Leccionario en Español, Leccionario Común Revisado: Consulta Sobre Textos Comunes.
Lectionnaire en français, Le Lectionnaire Œcuménique Révisé
The Lord has a controversy with Israel, and the prophet asks what the Lord requires.
Psalm 15 (UMH 747)
Who shall ascend the hill of the Lord? Sing the response with Tone 1 (UMH 737).
1 Corinthians 1:18-31
God's saving love confounds every source of human boasting. Let your only boasting be in the cross of Christ.
The Sermon on the Mount begins with eight words of blessing.
The Great Invitation: “#Blessed”
Today we being the first of a four-part miniseries focused on the teaching of Jesus from the Sermon on the Mount.
If you have not already started planning for how you may observe Black History Month in the worship and programmatic life of your congregation, start doing so now!
In the Series
Here in week 4, we’re coming up to a plateau in the series, and we’ll stay here, with the Sermon on the Mount, for the next four weeks. In a way, you might view these next four weeks as its own miniseries within the larger series.
We’ve been introduced to Jesus (two weeks ago), and have spent some time journeying in ministry with Jesus (this past week). Now, we settle in to hear the heart of his teaching about what God’s kingdom blesses (this week), the life God’s kingdom seeks to make in us and through us (next week), what God’s kingdom calls us to do differently from what we may have learned in the wider culture (in two weeks), and, finally, what helps us grow in alignment with God’s kingdom now and for the age to come (three weeks from now).
That this part of the series functions as a plateau does not call for a reduction in energy or creativity. Indeed, for this week, there’s still more energy to put in as we begin this series within the series. Instead, it means we travel across the plateau from week to week to take in four different but related vistas. And then, to conclude the whole series, we climb another mountain with Jesus and his closest disciples (Peter, James, and John) and become witnesses of his transfiguration as a foretaste of our own as we choose to learn to live as his disciples fully.
The hashtag #blessed is one of the most popular hashtags on Twitter, Facebook, and Instagram. As of this writing, on Instagram alone there are nearly 60 million posts with that hashtag! So, the word “blessed” still has high currency in U.S. culture.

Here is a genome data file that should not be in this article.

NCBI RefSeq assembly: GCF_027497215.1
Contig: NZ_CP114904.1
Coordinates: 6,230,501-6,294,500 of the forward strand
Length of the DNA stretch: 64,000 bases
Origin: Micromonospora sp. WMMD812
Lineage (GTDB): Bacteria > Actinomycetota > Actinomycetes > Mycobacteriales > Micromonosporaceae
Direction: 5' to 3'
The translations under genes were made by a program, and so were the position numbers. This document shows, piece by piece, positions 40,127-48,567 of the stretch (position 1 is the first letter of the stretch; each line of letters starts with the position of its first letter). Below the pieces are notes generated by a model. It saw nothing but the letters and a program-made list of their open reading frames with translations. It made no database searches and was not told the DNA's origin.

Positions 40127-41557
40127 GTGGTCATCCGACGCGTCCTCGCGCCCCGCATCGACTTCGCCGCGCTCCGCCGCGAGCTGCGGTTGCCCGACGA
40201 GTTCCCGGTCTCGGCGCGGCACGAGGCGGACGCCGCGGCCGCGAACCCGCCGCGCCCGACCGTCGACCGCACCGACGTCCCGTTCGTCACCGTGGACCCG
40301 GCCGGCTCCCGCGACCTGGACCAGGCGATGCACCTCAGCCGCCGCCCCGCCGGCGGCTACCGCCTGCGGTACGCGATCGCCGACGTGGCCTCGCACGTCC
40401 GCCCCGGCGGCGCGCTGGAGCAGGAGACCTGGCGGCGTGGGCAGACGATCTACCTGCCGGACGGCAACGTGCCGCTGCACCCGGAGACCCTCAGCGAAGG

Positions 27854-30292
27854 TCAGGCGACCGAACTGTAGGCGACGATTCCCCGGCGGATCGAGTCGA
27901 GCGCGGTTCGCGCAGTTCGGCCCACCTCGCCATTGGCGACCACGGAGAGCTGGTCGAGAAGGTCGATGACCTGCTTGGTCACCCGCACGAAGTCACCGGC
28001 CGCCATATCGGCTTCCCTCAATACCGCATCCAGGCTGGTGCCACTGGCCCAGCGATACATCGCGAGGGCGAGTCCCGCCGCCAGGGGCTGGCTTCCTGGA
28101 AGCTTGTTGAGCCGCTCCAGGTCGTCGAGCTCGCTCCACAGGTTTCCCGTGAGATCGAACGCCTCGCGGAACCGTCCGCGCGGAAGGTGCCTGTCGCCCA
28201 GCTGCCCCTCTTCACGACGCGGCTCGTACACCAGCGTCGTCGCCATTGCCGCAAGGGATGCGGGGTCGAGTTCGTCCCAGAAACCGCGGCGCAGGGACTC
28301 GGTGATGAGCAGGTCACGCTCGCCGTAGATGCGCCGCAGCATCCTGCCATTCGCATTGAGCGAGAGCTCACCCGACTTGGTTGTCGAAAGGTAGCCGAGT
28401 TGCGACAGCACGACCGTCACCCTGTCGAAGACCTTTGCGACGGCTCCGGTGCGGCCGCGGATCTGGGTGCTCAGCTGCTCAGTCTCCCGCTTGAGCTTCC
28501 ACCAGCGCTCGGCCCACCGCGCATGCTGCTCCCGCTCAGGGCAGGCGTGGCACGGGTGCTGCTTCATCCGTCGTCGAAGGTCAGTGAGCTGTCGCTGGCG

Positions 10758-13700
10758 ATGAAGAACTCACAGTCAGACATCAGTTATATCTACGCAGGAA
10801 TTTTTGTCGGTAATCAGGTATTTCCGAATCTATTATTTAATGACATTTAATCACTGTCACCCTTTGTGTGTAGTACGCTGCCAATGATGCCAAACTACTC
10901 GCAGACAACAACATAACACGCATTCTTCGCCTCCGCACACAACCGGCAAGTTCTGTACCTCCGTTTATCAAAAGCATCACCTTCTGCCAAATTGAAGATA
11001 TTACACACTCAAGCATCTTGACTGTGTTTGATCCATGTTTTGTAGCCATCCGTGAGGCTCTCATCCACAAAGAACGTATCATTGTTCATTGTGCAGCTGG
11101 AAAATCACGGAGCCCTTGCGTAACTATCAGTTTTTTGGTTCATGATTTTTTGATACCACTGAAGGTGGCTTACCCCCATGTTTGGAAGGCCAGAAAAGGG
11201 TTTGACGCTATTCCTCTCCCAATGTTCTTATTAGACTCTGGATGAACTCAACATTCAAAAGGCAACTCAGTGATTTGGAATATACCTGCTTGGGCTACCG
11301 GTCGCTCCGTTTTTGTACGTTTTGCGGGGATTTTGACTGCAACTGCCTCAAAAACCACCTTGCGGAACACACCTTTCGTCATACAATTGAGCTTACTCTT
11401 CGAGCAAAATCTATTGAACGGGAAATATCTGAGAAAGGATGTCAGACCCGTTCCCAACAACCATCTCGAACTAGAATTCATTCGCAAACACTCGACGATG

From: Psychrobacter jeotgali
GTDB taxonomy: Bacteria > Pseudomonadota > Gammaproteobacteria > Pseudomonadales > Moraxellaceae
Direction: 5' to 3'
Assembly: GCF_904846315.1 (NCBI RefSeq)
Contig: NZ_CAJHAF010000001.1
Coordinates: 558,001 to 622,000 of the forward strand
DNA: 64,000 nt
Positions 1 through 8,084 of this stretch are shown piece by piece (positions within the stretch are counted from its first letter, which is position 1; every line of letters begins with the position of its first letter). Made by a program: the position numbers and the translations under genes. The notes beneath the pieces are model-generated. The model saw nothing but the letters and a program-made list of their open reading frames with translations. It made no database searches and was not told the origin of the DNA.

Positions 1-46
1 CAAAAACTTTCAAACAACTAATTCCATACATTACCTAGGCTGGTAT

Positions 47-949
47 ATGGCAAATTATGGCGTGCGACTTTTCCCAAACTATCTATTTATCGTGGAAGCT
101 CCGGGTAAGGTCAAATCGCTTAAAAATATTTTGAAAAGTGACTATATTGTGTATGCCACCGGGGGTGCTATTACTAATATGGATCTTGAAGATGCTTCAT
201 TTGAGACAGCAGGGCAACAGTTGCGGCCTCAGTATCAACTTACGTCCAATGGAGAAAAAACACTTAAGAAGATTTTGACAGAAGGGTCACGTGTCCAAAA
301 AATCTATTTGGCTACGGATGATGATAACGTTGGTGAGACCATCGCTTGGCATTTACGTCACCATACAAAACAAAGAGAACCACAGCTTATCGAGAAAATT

The question is whether what others call blessed is what Jesus calls blessed. Sometimes it is. Sometimes it’s not. And sometimes it’s hard to tell.
Today is about making it less hard to tell.
Plan to show images of Twitter, Instagram, and Facebook posts with #blessed, appropriately filtered (doing it live could be a bit risky!) as the gospel is read today, or include printouts of them as an insert for your bulletin. And consider using them as literal illustrations during the sermon.
During or as a response to the sermon, consider inviting people to tweet, Facebook, or Instagram out their own #blessedatXUMC (you fill in the X) messages that are directly related to the Sermon on the Mount, along with at least one #blessedatXUMC message or image that offers a commitment to one way they want to live more like those Jesus calls blessed in God’s kingdom during the coming week.
And then during the week, consider sending out one or two “blessing reminders” each day (like, “Blessed are the poor in spirit and Blessed are those who mourn on Monday, for example), and encouraging especially newcomers to be part of a Thursday or Saturday small-group gathering (perhaps with those who invited them or have worked with them)-- whether in person or online-- to talk about how they’re experiencing what Jesus says God is blessing in this world in their lives during this past week, and what difference they see that is making in themselves and the world around them.
Finally, have someone from your planning team or church staff collect your congregation’s #blessedatXUMC posts during this week and include them in the opening slide set (if you use projection) or on posters around the worship space, or as an insert for your print bulletin next Sunday.
Ecumenical Prayer Cycle: Algeria, Libya, Morocco, Tunisia